As I write this I’m gazing out of my window onto the African savannah, cheeky monkeys are playfully swinging in the trees and hoping I’ll leave the door open so they can come and steal some treats. I am feeling very lucky. This is my second time on safari in beautiful South Africa.
Many friends asked before I left about the clothing that I wear on safari. Do the women wear flowing Camilla’s to dinner? What sort of shoes do you wear? Does it get cold?
Luckily before my first trip to South Africa I’d talked to my South African friends, read up on the topic and picked the brains of girlfriends who’d been on safari before. So here’s what I know…
Check the Weather
Firstly, check the time of year that you are going. In February it’s quite hot but can change when the rains come through. You need bathers to cool off and shorts or capris paired with t-shirts or blouses for layering. There are a great selection of moisture wicking clothes with inbuilt insect repellants at places like Kathmandu which can be a handy addition but mostly your everyday clothes are fine. My husband scoffed at me for taking a raincoat but it was one of my handiest items.The rains came through on the second day after no rain for months, so having a raincoat made it easier walking around the game lodge and stopped mud flicking up on me on game drives. It was also a great piece for layering and has come in very handy on this trip for keeping out the wind. Early October is much cooler here.
Jeans are great during the day and also for wearing to dinner – ours was a corporate event so I also took some black pants for evening. You can wear the clothes you wear on safari to dinner but have a jacket or cardigan handy in case it gets cooler. I was surprised at the hot days with mild nights and mornings. Layering seemed to be the order of the day even for the men.
The morning game drives are cold, colder than you’d think, speeding around the reserve in an open truck with the wind and dust whipping into you can be very chilly. I usually wore a blouse sometimes with a t-shirt under or a polo shirt topped by a cardigan with a raincoat on top as an extra layer. You can just peel off the layers as the day warms up. Sunglasses are a must and hats and scarves are useful for keeping everything in place. Tie your hair back or put it up as it’s annoying having hair flying in your face when you’re keen to see all the animals, a lesson I learned after day one on my first safari.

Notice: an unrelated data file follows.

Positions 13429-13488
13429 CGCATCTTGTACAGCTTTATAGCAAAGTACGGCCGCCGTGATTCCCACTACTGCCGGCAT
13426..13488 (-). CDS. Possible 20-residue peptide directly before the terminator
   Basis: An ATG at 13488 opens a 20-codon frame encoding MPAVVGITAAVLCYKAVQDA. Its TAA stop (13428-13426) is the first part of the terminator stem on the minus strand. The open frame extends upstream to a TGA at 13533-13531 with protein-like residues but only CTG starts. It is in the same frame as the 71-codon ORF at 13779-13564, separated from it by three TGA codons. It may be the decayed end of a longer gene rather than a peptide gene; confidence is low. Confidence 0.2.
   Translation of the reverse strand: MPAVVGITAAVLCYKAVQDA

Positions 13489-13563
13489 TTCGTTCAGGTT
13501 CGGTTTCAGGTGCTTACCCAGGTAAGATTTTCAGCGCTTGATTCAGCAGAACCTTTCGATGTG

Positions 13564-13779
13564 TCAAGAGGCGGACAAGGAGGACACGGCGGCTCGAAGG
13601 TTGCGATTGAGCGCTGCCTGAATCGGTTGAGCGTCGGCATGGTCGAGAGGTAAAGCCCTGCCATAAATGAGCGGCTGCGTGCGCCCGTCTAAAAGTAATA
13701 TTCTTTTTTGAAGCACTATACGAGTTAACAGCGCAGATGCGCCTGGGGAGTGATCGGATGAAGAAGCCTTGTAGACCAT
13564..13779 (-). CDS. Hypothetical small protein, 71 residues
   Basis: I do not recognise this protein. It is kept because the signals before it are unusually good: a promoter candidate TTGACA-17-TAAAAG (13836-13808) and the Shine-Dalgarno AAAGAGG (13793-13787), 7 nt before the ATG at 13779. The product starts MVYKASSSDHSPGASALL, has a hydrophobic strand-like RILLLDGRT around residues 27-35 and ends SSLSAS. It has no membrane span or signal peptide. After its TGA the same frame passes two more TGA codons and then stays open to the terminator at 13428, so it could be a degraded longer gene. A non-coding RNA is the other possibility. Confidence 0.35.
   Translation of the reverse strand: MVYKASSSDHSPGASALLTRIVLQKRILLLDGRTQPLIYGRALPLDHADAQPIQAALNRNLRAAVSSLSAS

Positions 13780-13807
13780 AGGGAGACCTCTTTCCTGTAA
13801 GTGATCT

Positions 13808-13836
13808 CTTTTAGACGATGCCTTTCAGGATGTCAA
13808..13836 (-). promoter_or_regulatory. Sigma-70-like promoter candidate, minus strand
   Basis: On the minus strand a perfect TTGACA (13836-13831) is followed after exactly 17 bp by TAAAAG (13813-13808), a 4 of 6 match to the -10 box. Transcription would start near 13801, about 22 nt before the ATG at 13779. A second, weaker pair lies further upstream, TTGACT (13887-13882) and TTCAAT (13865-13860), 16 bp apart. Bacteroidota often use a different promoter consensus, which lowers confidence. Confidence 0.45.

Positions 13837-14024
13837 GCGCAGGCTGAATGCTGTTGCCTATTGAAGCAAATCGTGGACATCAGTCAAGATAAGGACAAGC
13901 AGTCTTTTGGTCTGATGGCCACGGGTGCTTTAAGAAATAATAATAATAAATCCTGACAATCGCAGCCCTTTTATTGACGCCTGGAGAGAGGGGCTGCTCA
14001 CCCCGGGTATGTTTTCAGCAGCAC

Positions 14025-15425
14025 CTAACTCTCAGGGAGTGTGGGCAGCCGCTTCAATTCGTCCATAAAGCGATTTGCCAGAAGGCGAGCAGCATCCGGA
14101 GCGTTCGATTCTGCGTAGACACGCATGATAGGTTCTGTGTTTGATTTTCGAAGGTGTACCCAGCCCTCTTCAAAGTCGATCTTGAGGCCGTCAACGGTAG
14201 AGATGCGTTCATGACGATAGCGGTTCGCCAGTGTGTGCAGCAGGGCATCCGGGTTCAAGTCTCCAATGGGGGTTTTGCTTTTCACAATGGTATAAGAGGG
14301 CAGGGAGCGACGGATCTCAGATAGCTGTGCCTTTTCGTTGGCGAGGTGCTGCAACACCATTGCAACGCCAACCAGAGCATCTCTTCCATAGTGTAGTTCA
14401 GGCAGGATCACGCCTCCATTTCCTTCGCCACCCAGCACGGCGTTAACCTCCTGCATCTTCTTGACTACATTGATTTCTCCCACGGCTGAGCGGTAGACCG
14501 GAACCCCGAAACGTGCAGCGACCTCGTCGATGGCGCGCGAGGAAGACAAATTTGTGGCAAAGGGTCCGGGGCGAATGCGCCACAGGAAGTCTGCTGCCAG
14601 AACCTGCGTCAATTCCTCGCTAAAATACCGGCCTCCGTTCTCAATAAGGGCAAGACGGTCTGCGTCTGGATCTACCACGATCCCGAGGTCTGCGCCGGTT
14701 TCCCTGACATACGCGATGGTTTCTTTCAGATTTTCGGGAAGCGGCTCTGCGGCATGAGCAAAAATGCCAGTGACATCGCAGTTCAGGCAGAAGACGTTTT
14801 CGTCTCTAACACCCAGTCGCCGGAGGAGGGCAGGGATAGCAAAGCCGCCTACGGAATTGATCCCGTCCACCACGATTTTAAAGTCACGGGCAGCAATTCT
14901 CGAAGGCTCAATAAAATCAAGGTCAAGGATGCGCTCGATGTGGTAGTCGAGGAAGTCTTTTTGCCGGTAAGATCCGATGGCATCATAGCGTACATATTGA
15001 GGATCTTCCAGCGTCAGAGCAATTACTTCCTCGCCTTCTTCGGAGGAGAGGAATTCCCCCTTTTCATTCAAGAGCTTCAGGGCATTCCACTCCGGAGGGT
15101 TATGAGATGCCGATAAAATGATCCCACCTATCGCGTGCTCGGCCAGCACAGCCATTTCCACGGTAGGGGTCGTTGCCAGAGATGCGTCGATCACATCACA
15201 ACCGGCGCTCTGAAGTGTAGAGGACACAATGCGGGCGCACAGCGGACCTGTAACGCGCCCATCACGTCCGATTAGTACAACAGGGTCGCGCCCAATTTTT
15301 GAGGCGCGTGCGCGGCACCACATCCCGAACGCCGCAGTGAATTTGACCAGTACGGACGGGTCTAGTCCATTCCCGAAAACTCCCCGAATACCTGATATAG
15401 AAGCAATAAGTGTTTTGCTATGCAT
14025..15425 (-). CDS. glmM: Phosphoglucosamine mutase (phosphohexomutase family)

Night Time Activities
I popped in some pretty blouses to wear to dinner and to the Boma (an outside barbecue where you tell stories about your day, have a meal and witness some wonderful singing and dancing from the locals) which made me feel fresh and pretty… Nothing too fancy but enough to feel like I was on a romantic holiday.
Shoes are important… closed in are best and if you decide to go on a walking tour… a must.
Take low sandals or thongs for during the day and around the lodge. Wearing closed in shoes to dinner is mandatory as well. I had some black flats that worked with everything.
Joggers or sneakers are fine, as are a sturdy walking shoe. Don’t take your best, most expensive shoes. These could be ruined by the dust or mud if it rains. I’ve heard of some women staying in the camp style safaris where every pair of shoes were completely ruined. I found my sturdy walking shoes from Ecco or my Frankie 4 Ellie’s in black or silver ideal for most everyday activities.
Keep it Neutral
Our lodge didn’t have rules about the colours you could wear but it’s a good idea to stick with more neutral colours. A friend who’d been on safari said a member of their party was sent to change when wearing clothes that were too bright. I stuck to greens, blues, beige and of course, some pink!!! Black and sometimes navy can encourage tsetse fly in some areas and bright white can also attract insects.
I also took some gym clothes for a workout or lounging in the room. You sit for long periods in the truck and you can’t go for walks like we do here… Did anyone say lions, leopards??
It was great to head to the gym and have a stretch or ride on the bike. Going to the gym or yoga is great for jet lag too.
Another good idea is to take a small backpack for your water bottle, camera, insect repellant and other necessities. On our second safari we invested in a good camera so our photos were even better.
Finally, try not to be a caricature of Africa, in head to toe khaki or animal print. It will be disrespectful to the locals and you may be mistaken for a ranger. If you pack well it’s so easy to be ready for the early starts and to feel comfortable and warm. So what are you waiting for? Time to tick that safari off the bucket list.